A street side stall selling fish fries them two times for convenience.
Initially they fry the fish for 70%, then keep it for 10 to 20 minutes. When a customer comes they fully fry that fish.

Is this safe?

  • 1
    It depends how the fish is stored between fry; it should be stored in a cold environment (cold box, fridge...) – Max Jul 21 '17 at 10:39
  • @Max it is stored a open container where atmospheric temperature (25-35 degC). what happens if its stored in this condition for 10-20mins like I said in question. – Nithi2023 Jul 22 '17 at 5:31

It's absolutely safe, and many professional cooks do this sort of thing all the time. Check out the ordinances for your local health department— some require a variance for using time rather than temperature as a food safety measure– but most are fine with par cooked meats being in the danger zone, usually defined as 40 to 140, for up to 2 hours if they get thrown out right away. If you par fry and cool the fish, then you should be bacteriologically safe for much longer, but it would probably be of pretty poor quality when you fried it. Nobody wants to eat an oil sponge. Keeping your oil temp up will help you keep it less greasy.

The Danger Zone... This refers to the range of temperatures at which bacteria can grow - usually between 40° and 140° F (4° and 60° C). For food safety, keep food below or above the "danger zone." Remember the 2-Hour Rule: Discard any perishables (foods that can spoil or become contaminated by bacteria if unrefrigerated) left out at room temperature for longer than two hours. When temperatures are above 90° F (32° C), discard food after one hour.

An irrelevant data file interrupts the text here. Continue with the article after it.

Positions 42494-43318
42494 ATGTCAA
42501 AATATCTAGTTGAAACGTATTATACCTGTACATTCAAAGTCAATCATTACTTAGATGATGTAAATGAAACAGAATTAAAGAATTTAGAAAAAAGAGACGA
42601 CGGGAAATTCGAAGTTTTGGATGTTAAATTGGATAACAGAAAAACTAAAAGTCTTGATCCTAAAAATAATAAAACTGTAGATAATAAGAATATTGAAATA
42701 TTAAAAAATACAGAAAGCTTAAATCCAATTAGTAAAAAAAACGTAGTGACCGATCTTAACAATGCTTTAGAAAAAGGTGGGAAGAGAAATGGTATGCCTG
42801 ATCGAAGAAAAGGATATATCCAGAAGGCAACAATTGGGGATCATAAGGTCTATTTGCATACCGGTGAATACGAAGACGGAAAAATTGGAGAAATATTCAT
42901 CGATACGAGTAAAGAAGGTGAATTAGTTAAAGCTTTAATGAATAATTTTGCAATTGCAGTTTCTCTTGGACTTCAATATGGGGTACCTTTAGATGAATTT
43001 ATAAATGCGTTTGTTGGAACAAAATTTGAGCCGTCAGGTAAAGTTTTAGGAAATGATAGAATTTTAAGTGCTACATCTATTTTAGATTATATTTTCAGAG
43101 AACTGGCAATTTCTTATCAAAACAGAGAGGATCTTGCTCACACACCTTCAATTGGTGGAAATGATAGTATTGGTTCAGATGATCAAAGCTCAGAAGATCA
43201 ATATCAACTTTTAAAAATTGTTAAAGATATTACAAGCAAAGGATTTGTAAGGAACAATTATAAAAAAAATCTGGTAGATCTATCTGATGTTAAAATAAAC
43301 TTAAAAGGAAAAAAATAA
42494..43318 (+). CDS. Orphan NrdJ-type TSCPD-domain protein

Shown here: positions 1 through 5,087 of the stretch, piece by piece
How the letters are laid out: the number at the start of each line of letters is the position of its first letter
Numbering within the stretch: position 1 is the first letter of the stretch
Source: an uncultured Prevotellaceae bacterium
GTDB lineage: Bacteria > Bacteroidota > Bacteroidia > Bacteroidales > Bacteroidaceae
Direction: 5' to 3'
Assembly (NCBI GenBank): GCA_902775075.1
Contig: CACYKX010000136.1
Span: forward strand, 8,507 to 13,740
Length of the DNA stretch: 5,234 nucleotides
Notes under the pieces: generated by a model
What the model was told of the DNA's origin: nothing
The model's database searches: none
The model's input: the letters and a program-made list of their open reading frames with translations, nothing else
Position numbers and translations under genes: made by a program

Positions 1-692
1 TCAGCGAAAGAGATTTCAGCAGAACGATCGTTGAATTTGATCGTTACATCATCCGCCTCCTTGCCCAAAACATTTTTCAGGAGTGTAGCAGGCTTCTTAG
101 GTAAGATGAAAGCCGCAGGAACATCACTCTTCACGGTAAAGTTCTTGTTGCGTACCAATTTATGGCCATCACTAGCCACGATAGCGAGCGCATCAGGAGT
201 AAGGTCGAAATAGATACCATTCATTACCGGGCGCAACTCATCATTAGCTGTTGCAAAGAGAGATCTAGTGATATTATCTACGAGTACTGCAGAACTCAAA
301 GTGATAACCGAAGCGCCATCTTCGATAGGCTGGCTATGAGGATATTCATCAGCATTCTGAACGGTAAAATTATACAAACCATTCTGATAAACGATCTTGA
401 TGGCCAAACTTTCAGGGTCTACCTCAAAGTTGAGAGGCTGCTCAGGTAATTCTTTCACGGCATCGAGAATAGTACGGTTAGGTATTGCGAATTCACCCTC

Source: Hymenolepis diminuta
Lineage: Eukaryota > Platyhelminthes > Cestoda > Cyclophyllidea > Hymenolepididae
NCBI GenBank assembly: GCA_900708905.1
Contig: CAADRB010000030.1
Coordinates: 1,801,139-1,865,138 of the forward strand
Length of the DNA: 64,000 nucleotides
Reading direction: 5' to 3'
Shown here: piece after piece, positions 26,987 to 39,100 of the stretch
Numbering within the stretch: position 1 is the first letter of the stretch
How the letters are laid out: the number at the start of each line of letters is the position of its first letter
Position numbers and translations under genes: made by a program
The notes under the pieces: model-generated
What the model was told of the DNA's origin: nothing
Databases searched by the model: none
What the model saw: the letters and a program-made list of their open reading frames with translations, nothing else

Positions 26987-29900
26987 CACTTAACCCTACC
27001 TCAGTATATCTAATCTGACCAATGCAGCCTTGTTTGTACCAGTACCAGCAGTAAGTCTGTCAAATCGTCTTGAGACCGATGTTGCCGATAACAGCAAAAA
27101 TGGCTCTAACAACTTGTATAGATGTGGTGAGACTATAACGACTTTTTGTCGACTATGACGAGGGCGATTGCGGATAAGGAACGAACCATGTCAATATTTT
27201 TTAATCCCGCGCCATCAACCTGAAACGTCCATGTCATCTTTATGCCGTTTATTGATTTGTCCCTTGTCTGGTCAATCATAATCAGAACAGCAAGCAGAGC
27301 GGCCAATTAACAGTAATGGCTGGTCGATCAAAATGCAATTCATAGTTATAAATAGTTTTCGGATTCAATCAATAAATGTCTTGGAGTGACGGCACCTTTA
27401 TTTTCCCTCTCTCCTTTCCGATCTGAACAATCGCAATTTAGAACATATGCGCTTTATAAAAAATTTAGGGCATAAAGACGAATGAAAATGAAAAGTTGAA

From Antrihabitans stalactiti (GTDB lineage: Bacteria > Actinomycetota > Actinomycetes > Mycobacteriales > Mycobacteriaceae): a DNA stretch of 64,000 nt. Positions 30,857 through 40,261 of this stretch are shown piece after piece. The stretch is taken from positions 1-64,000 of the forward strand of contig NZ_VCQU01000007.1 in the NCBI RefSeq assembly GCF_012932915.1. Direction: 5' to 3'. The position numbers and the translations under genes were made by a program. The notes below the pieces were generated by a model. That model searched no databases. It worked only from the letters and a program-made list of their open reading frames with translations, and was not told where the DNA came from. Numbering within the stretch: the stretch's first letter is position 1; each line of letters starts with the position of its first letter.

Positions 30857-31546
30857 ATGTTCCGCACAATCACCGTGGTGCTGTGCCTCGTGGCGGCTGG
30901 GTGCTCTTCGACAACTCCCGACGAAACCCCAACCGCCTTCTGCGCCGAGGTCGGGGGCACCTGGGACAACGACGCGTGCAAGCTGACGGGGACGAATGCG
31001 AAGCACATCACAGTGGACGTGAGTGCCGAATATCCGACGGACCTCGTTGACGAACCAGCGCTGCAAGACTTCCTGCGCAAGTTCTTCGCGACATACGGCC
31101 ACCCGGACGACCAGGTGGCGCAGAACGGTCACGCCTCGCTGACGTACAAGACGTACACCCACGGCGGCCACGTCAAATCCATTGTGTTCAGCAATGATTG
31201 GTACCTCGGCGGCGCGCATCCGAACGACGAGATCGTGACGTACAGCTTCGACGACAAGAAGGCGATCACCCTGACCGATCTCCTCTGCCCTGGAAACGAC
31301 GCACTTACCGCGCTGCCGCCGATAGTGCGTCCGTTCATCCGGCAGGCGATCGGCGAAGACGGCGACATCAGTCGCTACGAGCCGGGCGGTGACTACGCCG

Though it varies from jurisdiction to jurisdiction, that 2 hour period usually starts over when the food is brought back up to finishing temperature... so if you par cooked it, held it for almost two hours and nobody got it, you could bring it up to temperature and then have another two complete hours to do something with it, or cool it and store it. Not sure what good prefried fish would be though.

You could avoid this whole thing if you had the extra time on hand for someone to butterfly the cuts so you could just fry them quickly to order.

| improve this answer | |

Your Answer

By clicking “Post Your Answer”, you agree to our terms of service, privacy policy and cookie policy

Not the answer you're looking for? Browse other questions tagged or ask your own question.